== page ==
Two hands reading a braille book on a white table

January 4 Is World Braille Day

January 4th is recognized as World Braille Day by the United Nations. The day marks as a reminder of the importance of accommodations and accessibility for those who are visually impaired. The Centers for Disease Control and Prevention estimates approximately 12 million Americans 40 or over live with some form of visual impairment. Of that population, 1 million are blind. World Braille Day is recognized to bring awareness to the importance of accessibility and independence for people who are blind or visually impaired.

January 4th also commemorates the birthday of Louise Braille, the grandfather of the Braille writing system. Born in France in 1908, Louise Braille became blind after a childhood accident. At the age of 15, he developed what we now know as modern braille based on Charles Barbier‘s night writing system.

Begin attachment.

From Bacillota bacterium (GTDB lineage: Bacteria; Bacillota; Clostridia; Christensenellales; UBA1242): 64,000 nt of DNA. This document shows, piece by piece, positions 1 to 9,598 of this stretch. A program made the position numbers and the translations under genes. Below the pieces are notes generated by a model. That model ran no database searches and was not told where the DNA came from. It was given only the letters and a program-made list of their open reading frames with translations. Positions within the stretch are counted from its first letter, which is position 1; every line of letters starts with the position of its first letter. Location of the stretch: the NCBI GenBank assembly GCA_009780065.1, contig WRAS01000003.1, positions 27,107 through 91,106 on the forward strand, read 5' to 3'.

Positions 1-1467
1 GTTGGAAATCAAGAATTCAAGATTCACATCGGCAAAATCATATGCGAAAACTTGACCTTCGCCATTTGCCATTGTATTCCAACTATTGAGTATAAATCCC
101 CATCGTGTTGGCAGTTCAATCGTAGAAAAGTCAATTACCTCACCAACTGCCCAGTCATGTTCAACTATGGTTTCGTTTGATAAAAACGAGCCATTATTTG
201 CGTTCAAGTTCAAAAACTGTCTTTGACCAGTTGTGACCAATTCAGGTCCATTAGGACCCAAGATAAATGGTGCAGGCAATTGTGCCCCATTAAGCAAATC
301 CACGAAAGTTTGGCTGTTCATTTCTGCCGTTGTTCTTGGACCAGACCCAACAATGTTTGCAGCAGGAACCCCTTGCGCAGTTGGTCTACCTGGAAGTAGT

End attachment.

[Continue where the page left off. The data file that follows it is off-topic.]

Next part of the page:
Braille is often a preferred method for reading documents. It allows braille readers direct and private access to information. World Braille Day aims to increase the awareness of the need for braille documents in places like hospitals, restaurants, and banks to allow equitable freedom of choice for braille readers.

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